Some MLB players, along with their monetary bonus, get a pledge from the team to pay for completion of an undergraduate education at ANY SCHOOL. So theoretically, if Homer Bailey has such a clause and goes bust, perhaps the Reds will pay to put him through some $$$ private school.


Well, we are just talking about the players with the large bonuses. I'm not talking about guys plucked off the Dominican sandlots. This is about guys who actually have a choice between college and pro baseball. I think that it's great that teams give them the opportunity to get their degree but what I'm saying is that their bonus - minus the money for college - can have the opposite effect on them in regards to going to college.

As fondly as we remember college, there were parts of it that weren't too great. The 8:00 classes, the jerk professors, studying, the exams. That part isn't too appealing. Plus that's more school on top of high school. If you're a teenager with a lot of money in the bank, more school might not seem like the number 1 priority in your life.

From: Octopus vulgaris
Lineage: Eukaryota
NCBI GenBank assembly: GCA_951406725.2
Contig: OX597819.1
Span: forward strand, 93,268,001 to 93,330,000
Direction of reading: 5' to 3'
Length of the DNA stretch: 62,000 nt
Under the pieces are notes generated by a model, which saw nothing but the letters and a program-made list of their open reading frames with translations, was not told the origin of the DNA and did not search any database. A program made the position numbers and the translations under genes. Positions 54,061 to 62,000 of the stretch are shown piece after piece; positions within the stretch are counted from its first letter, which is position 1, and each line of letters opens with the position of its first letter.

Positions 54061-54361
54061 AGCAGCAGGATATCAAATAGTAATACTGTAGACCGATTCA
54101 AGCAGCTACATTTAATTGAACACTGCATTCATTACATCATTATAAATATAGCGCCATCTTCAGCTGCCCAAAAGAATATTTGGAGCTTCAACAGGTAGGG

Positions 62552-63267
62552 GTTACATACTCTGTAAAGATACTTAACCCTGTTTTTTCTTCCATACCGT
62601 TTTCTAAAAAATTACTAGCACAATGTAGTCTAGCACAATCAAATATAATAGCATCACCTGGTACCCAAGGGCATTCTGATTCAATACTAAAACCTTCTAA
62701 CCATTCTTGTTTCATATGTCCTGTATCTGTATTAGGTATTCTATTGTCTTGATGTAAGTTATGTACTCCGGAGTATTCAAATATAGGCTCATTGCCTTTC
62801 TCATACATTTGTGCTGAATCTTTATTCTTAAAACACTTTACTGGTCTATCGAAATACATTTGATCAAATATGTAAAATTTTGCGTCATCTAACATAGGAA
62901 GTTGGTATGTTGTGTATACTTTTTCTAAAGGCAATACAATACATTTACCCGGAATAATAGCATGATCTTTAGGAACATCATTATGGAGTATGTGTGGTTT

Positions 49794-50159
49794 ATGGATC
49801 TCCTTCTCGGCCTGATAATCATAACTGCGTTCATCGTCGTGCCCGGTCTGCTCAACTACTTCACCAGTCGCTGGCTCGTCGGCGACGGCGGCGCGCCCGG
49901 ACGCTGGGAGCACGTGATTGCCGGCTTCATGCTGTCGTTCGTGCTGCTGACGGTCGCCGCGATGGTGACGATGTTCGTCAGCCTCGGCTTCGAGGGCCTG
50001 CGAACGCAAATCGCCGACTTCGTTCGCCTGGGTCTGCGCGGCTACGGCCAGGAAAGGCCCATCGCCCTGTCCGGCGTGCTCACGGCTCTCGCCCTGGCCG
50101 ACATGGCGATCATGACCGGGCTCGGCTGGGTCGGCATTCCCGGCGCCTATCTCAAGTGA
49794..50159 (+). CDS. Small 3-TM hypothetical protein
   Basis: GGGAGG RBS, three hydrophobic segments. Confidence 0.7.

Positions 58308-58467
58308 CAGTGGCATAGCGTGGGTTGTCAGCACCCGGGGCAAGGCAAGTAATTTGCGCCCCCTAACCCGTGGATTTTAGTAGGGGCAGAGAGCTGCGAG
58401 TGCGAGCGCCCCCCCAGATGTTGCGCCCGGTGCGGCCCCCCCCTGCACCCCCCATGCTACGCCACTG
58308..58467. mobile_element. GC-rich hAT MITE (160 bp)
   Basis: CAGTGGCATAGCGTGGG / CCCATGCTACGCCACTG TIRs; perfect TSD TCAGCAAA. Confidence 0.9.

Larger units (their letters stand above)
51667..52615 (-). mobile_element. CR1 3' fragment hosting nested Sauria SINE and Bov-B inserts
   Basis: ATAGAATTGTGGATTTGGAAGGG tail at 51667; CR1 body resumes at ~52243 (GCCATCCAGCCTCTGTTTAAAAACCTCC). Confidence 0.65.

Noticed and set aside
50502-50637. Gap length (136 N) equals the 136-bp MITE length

bucksfan2
07-02-2009, 11:34 AM
As fondly as we remember college, there were parts of it that weren't too great. The 8:00 classes, the jerk professors, studying, the exams. That part isn't too appealing. Plus that's more school on top of high school. If you're a teenager with a lot of money in the bank, more school might not seem like the number 1 priority in your life.